Nigerians are not finding it funny anymore as fuel scarcity lingers further into the second week of February. Some Nigerians have expressed their anger at the scarcity through their social media accounts to express their frustration over the scarcity. In some parts of Lagos and Abuja, long queues were spotted as motorists queued at filling
Nigerians are not finding it funny anymore as fuel scarcity lingers further into the second week of February. Some Nigerians have expressed their anger at the scarcity through their social media accounts to express their frustration over the scarcity.
In some parts of Lagos and Abuja, long queues were spotted as motorists queued at filling stations, leading to heavy traffic jams. The scarcity has also led to the unavailability of commercial vehicles in some areas leaving passengers stranded on the road.
It could be recalled on Monday that the IMF, had insisted on fuel subsidy removal, stating there should be compensation for the poor and transparent use of resources.
Nigerians’ reaction over fuel scarcity.
@Olubankoleidowu “We are finished! This fresh fuel scarcity is reminding us of what decision we should make come 2023. Nigerians be wise. God will not come down from heaven to fight your battles that was why he gave you brain”
@salihusakpe “This is Nigeria where it’ll be white and the next minute it’ll turn to black”
@iamangelraf: “You will hate Lagos more anytime there’s fuel scarcity.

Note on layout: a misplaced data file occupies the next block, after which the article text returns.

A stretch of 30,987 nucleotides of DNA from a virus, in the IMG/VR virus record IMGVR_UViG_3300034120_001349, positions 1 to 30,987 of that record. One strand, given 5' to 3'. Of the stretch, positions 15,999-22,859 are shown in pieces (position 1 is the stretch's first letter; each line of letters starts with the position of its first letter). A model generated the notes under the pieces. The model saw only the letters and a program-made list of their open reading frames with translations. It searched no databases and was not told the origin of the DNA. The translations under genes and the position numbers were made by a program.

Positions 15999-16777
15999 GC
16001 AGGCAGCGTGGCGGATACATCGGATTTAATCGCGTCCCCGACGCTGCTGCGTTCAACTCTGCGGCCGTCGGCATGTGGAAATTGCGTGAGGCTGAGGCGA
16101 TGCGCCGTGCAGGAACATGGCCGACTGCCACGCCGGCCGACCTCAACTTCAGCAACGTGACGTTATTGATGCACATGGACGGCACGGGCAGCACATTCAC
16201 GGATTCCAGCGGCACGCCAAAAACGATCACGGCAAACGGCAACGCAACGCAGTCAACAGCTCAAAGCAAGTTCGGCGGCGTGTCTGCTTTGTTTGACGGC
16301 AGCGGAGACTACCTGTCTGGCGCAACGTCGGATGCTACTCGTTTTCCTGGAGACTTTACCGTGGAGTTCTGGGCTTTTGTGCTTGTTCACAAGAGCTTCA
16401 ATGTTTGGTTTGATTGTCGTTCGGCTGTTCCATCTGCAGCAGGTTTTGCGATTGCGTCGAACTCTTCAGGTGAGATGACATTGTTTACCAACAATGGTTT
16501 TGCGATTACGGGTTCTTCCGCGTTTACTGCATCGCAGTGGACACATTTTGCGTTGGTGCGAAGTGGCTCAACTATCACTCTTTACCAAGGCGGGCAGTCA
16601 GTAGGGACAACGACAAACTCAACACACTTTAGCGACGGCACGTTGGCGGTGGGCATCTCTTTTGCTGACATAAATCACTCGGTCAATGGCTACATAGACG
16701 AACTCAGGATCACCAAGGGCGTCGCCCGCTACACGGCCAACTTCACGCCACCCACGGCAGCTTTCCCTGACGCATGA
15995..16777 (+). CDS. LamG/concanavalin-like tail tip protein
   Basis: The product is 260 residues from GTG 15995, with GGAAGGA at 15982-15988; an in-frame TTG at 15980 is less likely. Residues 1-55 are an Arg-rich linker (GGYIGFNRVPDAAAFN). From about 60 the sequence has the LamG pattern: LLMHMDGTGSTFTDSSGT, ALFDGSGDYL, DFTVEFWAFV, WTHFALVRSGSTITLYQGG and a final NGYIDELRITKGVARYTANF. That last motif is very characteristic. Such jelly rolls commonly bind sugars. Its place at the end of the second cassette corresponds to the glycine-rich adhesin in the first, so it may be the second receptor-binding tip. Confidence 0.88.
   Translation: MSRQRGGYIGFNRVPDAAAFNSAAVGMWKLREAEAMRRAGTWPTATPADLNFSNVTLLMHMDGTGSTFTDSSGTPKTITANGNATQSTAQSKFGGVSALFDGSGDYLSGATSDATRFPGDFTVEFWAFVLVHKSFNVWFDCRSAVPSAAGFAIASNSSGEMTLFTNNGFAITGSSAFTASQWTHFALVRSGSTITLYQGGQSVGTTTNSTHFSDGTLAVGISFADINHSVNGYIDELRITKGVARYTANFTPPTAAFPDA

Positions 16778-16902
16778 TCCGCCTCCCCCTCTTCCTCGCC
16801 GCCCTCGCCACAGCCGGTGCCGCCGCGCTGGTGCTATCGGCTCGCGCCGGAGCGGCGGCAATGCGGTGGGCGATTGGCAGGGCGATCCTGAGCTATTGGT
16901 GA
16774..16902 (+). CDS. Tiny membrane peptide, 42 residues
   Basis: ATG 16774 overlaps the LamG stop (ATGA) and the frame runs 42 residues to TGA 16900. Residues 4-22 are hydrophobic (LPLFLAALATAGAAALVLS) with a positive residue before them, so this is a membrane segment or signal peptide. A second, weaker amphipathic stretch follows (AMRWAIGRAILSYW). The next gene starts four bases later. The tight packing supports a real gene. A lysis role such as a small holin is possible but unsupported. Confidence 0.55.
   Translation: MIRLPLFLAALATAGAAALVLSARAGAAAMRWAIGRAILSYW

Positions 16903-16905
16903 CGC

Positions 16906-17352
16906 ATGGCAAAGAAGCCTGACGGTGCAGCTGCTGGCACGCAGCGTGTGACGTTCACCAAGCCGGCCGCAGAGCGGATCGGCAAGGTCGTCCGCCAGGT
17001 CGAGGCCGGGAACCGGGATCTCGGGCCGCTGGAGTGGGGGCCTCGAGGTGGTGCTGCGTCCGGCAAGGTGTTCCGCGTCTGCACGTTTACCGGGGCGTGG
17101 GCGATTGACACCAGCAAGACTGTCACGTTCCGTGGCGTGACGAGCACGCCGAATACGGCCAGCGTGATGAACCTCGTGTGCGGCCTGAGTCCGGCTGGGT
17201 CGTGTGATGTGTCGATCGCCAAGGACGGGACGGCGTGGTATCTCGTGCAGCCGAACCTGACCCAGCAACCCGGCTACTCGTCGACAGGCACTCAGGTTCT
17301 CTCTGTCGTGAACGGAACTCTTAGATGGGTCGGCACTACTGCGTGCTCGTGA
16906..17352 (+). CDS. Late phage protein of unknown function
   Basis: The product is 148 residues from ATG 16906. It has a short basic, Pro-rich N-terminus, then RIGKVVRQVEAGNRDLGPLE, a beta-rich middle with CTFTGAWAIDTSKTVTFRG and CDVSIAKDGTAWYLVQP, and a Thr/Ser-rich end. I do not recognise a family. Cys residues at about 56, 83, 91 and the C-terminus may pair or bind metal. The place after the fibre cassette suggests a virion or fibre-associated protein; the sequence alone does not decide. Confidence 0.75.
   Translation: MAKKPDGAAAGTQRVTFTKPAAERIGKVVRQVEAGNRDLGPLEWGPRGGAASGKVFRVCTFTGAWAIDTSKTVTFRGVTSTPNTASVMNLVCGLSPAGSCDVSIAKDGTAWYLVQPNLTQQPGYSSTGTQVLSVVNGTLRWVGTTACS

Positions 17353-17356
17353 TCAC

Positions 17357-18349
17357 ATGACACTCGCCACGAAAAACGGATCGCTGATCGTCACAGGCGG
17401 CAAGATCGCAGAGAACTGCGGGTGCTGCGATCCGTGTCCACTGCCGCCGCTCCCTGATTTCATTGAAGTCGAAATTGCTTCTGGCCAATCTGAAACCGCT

“After data na fuel. Nigerians can hardly do without these products.”
@solaceomolaiye “The rate of hold-ups in Abuja is becoming alarming amidst PMS Scarcity, is like we are having illegal migrants from Lagos into Abuja”
@abrahamgreat tweeted, “To be experiencing Motor spirit scarcity in one of the largest OPEC countries is one more proof that Nigeria is not designed for the citizens but for a sect of men who lack empathy, vision, and strategy to transform anything.
“There is HOPE. This country shall be BUILT.”
Dating back to 2010, Nigerians had suffered from crippling fuel scarcity during festive periods despite assurance by various government agencies and officials that the crisis will be abated. One hopes the current scarcity will be over in no time.
“The economy of Nigeria is a middle-income, mixed economy and emerging market, with expanding manufacturing, financial, service, communications, technology and entertainment sectors. It is ranked as the 27th-largest economy in the world in terms of nominal GDP, and the 24th-largest in terms of purchasing power parity.
Nigeria has the largest economy in Africa. The country’s re-emergent manufacturing sector became the largest on the continent in 2013, and it produces a large proportion of goods and services for the region of West Africa. In addition, the debt-to-GDP ratio was 16.075% as of 2019.
Nigerian GDP at purchasing power parity (PPP) has almost tripled from $170 billion in 2000 to $451 billion in 2012, though estimates of the size of the informal sector (which is not included in official figures) put the actual numbers closer to $630 billion. Subsequently, the GDP per capita doubled from $1400 per person in 2000 to an estimated $2,800 per person in 2012.
Again, with the inclusion of the informal sector, it is estimated that GDP per capita hovers around $3,900 per person.] The country’s population increased from 120 million in 2000 to 160 million in 2010. The GDP figures were to be revised upwards by as much as 80% (percent) when metrics were to be recalculated subsequent to the rebasing of its economy in April 2014.
Although oil revenues contributed 2/3 of state revenues, oil only contributes about 9% to the GDP. Nigeria produces only about 2.7%(percent) of the world’s oil supply. Although the petroleum sector is important, as government revenues still heavily rely on this sector, it remains a small part of the country’s overall economy”.
This section is culled from WIKIPEDIA.
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